Solution after election: False hope or real?
Solution after election’ was the slogan coined by BJP for the last Nagaland Assembly election held in 2018. Now already four years and seven months have passed and the next Assembly election is due early next year but there is no solution in sight to the vexed Naga issue. Some keen observers and analysts have already commented that any solution to the Naga issue is unlikely before the next Nagaland State Assembly polls. They have even hinted that the same slogan ‘solution after election’ is likely to return in the 2023 Assembly election. Elections come and go but the much awaited solution still remains mirage. Given this backdrop, one would like to ask if the slogan ‘solution after election’ was coined with the sole motive of wooing voters in the name of ‘solution’ without the right dose of political will to bring the peace talks to its logical conclusion. It looks like the 25 years old political dialogue has been caught in a deadlock. But no negotiation, political or otherwise, can make any headway if the two negotiating parties stick to their guns and refuse to accommodate each other’s points of view. Whereas the Government of India has categorically stated that it cannot accommodate any separate flag or constitution for the Nagas, the NSCN-IM has time and again unambiguously asserted that it would not accept any solution which does not grant them a separate flag and a separate constitution. Again, whereas NSCN-IM General Secretary and principal negotiator Thuingaleng Muivah claimed that sovereignty and Naga integration were very much on the agenda of the peace talk, the Government of India repeatedly assured all the neighbouring States of Nagaland viz; Arunachal Pradesh, Assam and Manipur that their territorial integrity would not be affected. When the two negotiators are speaking two different languages, all observers are bound to be confused.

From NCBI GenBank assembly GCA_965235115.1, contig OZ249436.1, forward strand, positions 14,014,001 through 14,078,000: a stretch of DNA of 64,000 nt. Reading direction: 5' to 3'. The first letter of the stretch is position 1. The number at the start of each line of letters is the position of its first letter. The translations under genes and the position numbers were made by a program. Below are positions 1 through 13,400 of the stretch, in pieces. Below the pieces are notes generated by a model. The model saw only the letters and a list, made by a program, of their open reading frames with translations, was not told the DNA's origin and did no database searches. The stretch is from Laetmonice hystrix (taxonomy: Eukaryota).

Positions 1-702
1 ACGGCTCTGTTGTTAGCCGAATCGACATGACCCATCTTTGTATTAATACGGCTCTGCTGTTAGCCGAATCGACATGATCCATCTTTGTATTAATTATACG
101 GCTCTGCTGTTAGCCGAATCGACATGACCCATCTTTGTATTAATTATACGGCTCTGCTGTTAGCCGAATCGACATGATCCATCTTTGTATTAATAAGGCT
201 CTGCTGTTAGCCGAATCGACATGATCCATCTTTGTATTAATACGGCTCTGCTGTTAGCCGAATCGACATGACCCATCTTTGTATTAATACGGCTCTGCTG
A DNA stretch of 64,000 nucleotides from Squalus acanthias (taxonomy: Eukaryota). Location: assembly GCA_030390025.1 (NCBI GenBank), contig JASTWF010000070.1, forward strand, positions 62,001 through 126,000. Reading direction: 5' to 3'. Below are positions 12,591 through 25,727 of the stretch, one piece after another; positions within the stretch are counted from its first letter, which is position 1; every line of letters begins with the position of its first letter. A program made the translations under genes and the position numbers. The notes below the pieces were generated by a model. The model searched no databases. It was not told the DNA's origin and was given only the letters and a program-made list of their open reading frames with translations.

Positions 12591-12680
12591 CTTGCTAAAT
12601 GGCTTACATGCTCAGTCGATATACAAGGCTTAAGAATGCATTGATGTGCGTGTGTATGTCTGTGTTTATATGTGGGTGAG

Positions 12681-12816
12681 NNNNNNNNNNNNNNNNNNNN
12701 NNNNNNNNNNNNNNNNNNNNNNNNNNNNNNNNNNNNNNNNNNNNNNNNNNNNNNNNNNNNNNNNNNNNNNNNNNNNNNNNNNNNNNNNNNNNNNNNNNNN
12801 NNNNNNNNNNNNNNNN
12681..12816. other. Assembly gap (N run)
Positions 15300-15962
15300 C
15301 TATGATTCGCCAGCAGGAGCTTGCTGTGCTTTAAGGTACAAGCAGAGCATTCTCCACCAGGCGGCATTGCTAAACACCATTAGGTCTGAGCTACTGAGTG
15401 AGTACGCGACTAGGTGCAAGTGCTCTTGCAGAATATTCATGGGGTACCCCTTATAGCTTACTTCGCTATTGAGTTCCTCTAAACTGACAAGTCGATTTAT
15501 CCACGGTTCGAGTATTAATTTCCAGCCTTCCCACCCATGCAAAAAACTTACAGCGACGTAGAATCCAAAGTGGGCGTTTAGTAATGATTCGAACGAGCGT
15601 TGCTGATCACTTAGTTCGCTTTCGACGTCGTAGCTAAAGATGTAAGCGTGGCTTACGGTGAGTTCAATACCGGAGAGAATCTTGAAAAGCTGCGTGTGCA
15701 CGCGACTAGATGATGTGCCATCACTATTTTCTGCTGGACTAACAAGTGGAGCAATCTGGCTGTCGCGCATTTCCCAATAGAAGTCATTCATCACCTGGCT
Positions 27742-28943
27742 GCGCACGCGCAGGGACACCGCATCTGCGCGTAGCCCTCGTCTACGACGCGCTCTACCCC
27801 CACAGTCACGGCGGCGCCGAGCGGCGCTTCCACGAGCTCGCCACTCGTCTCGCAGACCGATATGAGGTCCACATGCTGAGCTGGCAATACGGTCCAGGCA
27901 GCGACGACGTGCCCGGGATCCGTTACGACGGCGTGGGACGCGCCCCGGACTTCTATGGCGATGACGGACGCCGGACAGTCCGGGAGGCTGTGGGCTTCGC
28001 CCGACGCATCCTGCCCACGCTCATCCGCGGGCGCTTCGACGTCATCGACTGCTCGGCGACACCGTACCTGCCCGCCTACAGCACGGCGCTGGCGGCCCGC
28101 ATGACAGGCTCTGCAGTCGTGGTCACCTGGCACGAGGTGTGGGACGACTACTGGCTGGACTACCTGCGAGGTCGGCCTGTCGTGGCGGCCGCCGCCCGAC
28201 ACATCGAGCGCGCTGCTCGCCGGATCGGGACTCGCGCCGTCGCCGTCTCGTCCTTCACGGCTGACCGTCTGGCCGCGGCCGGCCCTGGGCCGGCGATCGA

Even though NSCN-IM has scaled down its primary demand from sovereignty or complete independence to integration of Naga inhabited areas, separate flag and separate constitution, there is still no meeting point between the Government of India’s standpoint and the rebel group’s demands. To break the deadlock, either of the two negotiating parties or both must concede something. If both the parties choose to stick to their guns, we fear the much hyped and long awaited solution may turn out to be a damp squib. If the Government of India is not willing to make any concession and NSCN-IM stands adamant on its demands, the only thing the Government of India can do is seal a final settlement with the NNPGs, without NSCN-IM. But any solution of which NSCN-IM is no part cannot be called a solution in the real sense of the term and any amount of peace achieved through such a solution will not last long. Perhaps, that is why the Government of India has been dragging its feet on sealing a final settlement to the Naga political issue. No doubt, pressure has been mounting at an unprecedented level upon the NSCN-IM leadership to bring the dialogue process to a conclusion. At the same time, there is no synergy between NSCN-IM and NNPGs on the demand for separate flag and constitution. Perhaps, that is why, all the criticisms are now being targeted at NSCN-IM leadership. The irony of the situation is that NSCN-IM which started the dialogue process is now being seen by many quarters as a stumbling block to a final solution of the Naga issue. However, as the election to the next Nagaland Assembly draws near, the same pressure will be mounting on BJP too as it is in power at New Delhi. Even if they somewhat cushion the pressure by shielding themselves behind the slogan ‘solution after election’ as they did in the previous election, no political party has the moral right to give false hopes to the masses.